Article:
The Gila River Indian Community is urging a judge to reject efforts to force a federal agency to approve letting the Tohono O'odham Nation convert property it owns near Glendale into part of its reservation.
Legal papers filed by attorneys for the Gila tribe contend the Tohono have no legal right to demand the U.S. Department of Interior approve making 135 acres of land near the Arizona Cardinals stadium into reservation. Tribal lawyers say there are a whole bunch of unanswered legal and procedural questions - questions that have to be answered before reservation status can be granted.
In seeking to intervene, the Gila community joins the city of Glendale which already has filed its own opposition to what the Tohono O'odham are seeking: An order from U.S. District Court Judge John Bates directing the Interior Department to approve reservation status - now.
But there won't be any action right now either way. Bates has scheduled a hearing for next month to consider some of the issues.
A 1986 law gave the Tohono nation the right to purchase land in Maricopa, Pinal and Pima counties after a federal dam project on the Gila River flooded the San Lucy District. One of the parcels purchased by the tribe - under an assumed name - is on the edge of Glendale.
It was only last year the true ownership became known when the Tohono sought designation as part of the reservation. That move is legally necessary for the tribe to build a casino on the property, part of a $550 million complex that also will include a resort and shopping center.
When the Interior Department didn't act after more than a year, the Tohono sued, asking Bates to force the federal agency to act.
An attorney for the tribe argued that Interior Secretary Kenneth Salazar has no choice but to approve making the property part of the reservation. He said that while the Interior Department is entitled to take time to review the request, 14 months "is unreasonable under the circumstances."
Attorneys for the Interior Department responded by asking asked Bates to throw out the case, saying the Tohono have no right to demand that Salazar rule a certain way. The filings by Glendale, which does not want the casino on its border, and now the Gila River community give the judge more issues to consider.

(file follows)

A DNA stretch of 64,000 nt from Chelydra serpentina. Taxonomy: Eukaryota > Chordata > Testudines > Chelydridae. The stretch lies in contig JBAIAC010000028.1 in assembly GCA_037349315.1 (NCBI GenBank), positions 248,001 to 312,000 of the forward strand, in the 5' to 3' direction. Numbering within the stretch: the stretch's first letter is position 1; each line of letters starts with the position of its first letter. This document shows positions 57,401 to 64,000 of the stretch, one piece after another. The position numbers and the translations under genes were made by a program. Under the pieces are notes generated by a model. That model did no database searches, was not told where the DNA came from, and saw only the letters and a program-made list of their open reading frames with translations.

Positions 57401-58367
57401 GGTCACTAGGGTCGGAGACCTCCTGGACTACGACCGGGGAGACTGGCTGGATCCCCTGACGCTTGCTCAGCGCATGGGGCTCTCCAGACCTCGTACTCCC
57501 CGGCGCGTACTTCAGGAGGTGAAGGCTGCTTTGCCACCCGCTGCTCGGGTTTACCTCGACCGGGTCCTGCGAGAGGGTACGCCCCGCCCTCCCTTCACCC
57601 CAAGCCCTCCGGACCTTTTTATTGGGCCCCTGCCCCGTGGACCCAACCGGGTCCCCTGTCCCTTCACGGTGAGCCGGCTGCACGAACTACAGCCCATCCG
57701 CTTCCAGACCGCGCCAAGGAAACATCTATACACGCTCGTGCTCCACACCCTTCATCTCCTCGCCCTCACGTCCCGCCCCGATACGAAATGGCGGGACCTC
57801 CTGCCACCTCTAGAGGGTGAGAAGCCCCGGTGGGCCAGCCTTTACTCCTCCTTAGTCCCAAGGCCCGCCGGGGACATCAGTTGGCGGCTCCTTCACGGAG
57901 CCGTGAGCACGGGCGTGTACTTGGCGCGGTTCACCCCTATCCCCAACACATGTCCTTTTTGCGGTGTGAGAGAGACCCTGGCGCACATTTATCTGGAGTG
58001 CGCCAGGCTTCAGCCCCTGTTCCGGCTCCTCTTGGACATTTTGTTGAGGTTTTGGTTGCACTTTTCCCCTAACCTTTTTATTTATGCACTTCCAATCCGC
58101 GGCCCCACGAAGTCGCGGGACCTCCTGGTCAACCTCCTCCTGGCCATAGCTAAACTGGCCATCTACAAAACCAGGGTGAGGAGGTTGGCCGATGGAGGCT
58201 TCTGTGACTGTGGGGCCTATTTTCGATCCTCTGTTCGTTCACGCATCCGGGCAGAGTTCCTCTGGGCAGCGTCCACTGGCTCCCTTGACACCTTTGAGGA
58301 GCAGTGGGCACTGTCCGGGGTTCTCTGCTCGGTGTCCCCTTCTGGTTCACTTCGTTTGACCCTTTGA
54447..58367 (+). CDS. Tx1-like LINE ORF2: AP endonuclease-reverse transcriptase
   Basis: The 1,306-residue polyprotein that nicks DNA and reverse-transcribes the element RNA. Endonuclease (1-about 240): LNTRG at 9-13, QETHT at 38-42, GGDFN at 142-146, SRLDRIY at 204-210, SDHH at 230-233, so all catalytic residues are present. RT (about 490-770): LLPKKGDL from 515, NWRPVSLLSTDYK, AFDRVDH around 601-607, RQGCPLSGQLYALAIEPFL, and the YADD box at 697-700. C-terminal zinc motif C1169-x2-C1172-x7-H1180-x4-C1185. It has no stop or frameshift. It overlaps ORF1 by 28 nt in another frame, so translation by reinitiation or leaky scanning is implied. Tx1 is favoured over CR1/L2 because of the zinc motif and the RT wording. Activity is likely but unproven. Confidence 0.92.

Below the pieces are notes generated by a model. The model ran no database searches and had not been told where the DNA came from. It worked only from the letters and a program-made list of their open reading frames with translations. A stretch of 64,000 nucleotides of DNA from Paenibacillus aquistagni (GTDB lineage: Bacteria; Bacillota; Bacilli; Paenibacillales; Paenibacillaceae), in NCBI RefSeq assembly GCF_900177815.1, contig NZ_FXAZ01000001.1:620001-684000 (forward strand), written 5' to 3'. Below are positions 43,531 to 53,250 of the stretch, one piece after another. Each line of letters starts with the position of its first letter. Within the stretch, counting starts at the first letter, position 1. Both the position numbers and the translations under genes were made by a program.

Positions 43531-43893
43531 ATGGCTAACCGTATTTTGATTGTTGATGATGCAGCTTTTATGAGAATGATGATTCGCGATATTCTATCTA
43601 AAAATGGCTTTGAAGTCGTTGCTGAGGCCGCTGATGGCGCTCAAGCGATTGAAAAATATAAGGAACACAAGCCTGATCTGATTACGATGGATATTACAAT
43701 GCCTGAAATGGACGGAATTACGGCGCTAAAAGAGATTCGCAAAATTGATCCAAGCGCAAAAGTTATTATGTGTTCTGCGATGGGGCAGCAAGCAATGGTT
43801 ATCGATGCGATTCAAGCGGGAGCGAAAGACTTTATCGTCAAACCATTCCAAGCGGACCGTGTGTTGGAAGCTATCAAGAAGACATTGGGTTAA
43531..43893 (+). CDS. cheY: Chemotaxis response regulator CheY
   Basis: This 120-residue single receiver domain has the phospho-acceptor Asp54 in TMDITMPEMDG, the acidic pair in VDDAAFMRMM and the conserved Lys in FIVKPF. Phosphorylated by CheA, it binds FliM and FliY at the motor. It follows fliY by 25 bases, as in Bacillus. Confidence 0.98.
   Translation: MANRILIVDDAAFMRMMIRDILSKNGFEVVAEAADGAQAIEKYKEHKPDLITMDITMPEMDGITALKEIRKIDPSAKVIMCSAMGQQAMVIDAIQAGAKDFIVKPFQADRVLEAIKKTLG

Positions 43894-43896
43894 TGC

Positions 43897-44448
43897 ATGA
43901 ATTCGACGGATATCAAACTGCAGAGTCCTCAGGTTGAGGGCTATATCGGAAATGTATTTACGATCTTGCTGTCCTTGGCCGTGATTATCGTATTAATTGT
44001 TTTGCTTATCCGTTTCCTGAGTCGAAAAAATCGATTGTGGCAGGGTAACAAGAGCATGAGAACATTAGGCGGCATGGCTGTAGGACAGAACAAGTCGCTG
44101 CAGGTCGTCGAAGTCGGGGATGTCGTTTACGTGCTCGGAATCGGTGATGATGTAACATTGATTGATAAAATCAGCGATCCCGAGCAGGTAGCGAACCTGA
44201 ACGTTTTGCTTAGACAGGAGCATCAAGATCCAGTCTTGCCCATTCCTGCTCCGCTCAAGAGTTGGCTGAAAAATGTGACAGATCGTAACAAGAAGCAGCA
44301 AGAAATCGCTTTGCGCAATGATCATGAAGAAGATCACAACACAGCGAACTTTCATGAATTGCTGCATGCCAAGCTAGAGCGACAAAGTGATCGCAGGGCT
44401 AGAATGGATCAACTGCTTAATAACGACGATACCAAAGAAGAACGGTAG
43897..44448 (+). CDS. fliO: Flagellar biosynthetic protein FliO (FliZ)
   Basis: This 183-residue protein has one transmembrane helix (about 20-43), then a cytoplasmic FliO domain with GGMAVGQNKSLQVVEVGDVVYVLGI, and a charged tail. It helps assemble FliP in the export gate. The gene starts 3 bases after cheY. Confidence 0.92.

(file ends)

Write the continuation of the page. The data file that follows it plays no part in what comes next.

The Tohono escaped having the lands taken off the table for reservation inclusion when Senate President Bob Burns, R-Peoria, killed a House-passed bill that would have allowed Glendale to annex the property without tribal permission. That would have killed the casino plans because that 1986 law permits only unincorporated areas to be included in the reservation.
Burns is retiring and will not be back next session.
This fight goes beyond questions of law.
The Gila River community currently has the closest casino to Glendale and nearby communities including Sun City. In fact, the tribe runs bus service from those areas to its casinos.
A casino closer to the area could cut into Gila gaming profits.
In a statement Friday, Gila River publicist Alia Maisonet called the Tohono plans for a casino "aggressive and duplicitous." She said the property in question is part of her tribe's "aboriginal lands" to which the Tohono have no link or rightful claim.
But Tohono Chairman Ned Norris Jr. has said his tribe has as much right to build a casino in Glendale as the Gila River community - if it had acquired reservation land there. Norris said the Tohono are descendants of the Hohokam, as are members of the Gila River, Salt River and Ak-Chin reservations, and all have equal ancestral claim to the area.